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In What Ways Does Arthur Miller Present The Failure Of The American Dream?

1473 words - 6 pages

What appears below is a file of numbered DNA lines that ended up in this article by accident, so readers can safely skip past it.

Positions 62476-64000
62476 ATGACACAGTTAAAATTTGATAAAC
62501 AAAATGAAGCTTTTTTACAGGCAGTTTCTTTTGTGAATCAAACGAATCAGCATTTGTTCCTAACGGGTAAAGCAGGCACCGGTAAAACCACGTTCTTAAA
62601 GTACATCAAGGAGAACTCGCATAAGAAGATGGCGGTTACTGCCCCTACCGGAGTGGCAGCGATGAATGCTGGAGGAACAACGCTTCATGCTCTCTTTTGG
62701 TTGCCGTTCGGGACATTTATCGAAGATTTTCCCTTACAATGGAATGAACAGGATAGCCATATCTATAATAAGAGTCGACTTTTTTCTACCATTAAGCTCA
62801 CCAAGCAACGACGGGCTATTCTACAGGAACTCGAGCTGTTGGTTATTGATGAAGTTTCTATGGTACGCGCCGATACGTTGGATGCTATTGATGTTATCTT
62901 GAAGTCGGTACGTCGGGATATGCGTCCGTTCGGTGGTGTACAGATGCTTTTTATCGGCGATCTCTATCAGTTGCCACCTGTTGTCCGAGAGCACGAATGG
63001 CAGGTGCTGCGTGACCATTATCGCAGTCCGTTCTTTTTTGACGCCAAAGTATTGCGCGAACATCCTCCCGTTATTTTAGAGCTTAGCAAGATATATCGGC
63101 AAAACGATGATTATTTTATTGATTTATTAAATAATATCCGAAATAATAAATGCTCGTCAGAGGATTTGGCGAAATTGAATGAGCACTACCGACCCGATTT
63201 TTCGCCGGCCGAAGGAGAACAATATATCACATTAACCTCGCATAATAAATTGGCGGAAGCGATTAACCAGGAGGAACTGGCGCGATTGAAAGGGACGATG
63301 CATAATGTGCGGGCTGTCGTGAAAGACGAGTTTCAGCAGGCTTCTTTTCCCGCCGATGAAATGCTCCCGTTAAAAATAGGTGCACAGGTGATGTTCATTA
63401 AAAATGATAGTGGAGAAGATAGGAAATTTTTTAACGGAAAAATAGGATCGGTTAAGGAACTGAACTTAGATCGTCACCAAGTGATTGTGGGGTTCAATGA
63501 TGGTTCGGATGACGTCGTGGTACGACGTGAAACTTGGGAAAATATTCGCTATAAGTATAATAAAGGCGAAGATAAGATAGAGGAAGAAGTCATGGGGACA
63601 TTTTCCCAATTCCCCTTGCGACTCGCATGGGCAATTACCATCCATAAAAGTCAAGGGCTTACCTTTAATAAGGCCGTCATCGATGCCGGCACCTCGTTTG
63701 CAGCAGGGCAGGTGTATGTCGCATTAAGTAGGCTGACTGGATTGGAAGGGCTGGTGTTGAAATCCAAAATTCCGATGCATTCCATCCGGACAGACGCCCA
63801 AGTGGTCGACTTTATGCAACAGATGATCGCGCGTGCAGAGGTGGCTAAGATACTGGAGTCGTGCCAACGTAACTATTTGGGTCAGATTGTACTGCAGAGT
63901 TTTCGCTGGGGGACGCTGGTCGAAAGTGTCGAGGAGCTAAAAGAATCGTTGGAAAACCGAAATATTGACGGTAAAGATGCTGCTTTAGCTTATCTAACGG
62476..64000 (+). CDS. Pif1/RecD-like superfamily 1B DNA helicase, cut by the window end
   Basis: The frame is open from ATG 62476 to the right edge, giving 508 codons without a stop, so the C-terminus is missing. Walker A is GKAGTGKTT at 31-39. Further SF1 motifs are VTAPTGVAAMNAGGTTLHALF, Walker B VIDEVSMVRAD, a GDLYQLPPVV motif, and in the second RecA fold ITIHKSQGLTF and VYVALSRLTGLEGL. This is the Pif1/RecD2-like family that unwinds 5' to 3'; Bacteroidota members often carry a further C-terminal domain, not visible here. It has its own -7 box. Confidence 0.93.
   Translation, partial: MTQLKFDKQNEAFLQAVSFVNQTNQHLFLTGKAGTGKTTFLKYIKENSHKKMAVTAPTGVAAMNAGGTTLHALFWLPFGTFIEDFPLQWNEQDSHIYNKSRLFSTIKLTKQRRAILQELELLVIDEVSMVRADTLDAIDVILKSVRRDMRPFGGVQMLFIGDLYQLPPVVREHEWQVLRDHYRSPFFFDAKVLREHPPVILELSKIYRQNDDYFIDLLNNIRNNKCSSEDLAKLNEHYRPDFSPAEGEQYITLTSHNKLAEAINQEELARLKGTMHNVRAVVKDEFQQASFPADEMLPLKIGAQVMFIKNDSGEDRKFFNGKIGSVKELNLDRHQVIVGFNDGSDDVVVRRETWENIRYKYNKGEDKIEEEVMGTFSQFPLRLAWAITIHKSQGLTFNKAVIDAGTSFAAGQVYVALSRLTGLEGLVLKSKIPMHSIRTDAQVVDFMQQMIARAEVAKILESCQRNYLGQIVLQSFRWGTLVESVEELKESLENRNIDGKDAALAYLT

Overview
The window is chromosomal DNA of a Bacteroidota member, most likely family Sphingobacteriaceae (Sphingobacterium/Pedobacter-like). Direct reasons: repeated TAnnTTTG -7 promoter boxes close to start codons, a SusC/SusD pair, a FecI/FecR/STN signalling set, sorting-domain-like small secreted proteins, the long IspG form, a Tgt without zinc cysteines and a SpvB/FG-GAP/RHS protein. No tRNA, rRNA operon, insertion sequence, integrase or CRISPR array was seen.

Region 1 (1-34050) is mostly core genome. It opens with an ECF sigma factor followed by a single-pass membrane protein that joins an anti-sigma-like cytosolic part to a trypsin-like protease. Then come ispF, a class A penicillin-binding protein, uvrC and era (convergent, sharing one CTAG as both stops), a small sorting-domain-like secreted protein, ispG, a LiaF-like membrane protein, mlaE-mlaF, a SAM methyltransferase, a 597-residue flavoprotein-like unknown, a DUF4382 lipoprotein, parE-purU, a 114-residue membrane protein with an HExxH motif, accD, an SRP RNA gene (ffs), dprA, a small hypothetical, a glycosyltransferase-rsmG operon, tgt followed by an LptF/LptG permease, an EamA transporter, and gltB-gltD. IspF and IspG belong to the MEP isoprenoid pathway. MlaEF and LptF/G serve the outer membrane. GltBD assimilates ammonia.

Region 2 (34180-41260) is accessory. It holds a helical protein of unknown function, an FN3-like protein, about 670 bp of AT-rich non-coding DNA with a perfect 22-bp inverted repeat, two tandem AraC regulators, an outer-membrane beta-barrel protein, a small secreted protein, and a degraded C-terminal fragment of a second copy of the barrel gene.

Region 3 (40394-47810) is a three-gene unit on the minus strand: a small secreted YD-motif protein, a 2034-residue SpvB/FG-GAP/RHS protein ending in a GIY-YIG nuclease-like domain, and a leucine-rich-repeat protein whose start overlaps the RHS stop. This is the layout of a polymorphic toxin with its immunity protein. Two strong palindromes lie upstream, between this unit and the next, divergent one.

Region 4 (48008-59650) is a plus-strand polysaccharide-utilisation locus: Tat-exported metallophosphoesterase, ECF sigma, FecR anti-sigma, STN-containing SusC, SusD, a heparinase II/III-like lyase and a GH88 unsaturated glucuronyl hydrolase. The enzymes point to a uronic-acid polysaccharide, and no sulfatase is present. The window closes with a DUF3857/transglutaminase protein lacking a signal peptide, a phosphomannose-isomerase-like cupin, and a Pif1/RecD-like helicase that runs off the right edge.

Arthur Miller's main character is a failure: Willy Loman is eventually worth more dead than alive, and 'nobody's worth nothing dead'. All his life, he strives for the American dream - a good career, a loving wife, a house with a white picket fence. All his life he fails, either not achieving or only achieving in part, a shadowed mockery of his aspirations. He has all the trappings of success, but they are meaningless. Miller gives Willy the possessions held desirable by his intended audience, but the fridge doesn't work, the car is often broken, and the stockings, such a sign of status, go to his mistress, whilst his wife has to mend hers. Willy only finally ends his house after his death.Miller wrote Death of a salesman as a satire on the American dream, trying to show how hard it was for the ordinary worker to achieve it. Written in 1940, at a time of massive unemployment, it struck a chord in the hearts of workers everywhere, workers who were striving for a paradise that only a few would obtain.However, Miller's view of the American dream is not all bleak. Yes, his protagonists fail to achieve their aims, but this is not due to the American Dream itself. Rather, the dream is all that sustains them in their seemingly pointless lives - the hope that someday, everything will be alright.Throughout the play, Willy is offered opportunities to grasp his dream - Ben first offers to take him to Alaska (where his fortune would have been found) then offers him timberland (where he would have been comfortable) Willy holds to most of the values of the American dream throughout his life -independence and optimism. Despite his poverty, he will not accept a job under someone he sees as inferior, 'I - I just can't work for you, Charley', and even when forced to borrow money, he intends to pay it back, protesting with the angry pride of the disadvantaged 'I'm keeping an account of everything, remember'Throughout his life, he dreams of better times, in his earlier days, he dreams of the future, and once his glory days are over, he dreams of his past ' remember that Ebbet's field game? Willy has failed to reach his dream, but he keeps up the pretence that he has, or will. Only alone, or in moments of great emotion, does he forget to keep up his mask 'Charley, you're the only friend I got' - his mask of a perfect home, plentiful friends, and prospects.Miller here shows the attitude that failing to obtain the American dream brings. Unless you are extraordinary 'I am not a dime a dozen!' you never reach your dream, but in doing so, your attitude changes. Money and popularity become your aims, and even if you fail, you have to keep reaching for them, pretending that you are loved and feted, that you make a difference 'I am known! Rhode Island, New York, New Jersey -I am known!'If you fail to reach the dream, you have to pretend you have. That's why Willy borrows money and pretends it's a salary, that's why Willy won't take a job 'I've got a job' - because if you...

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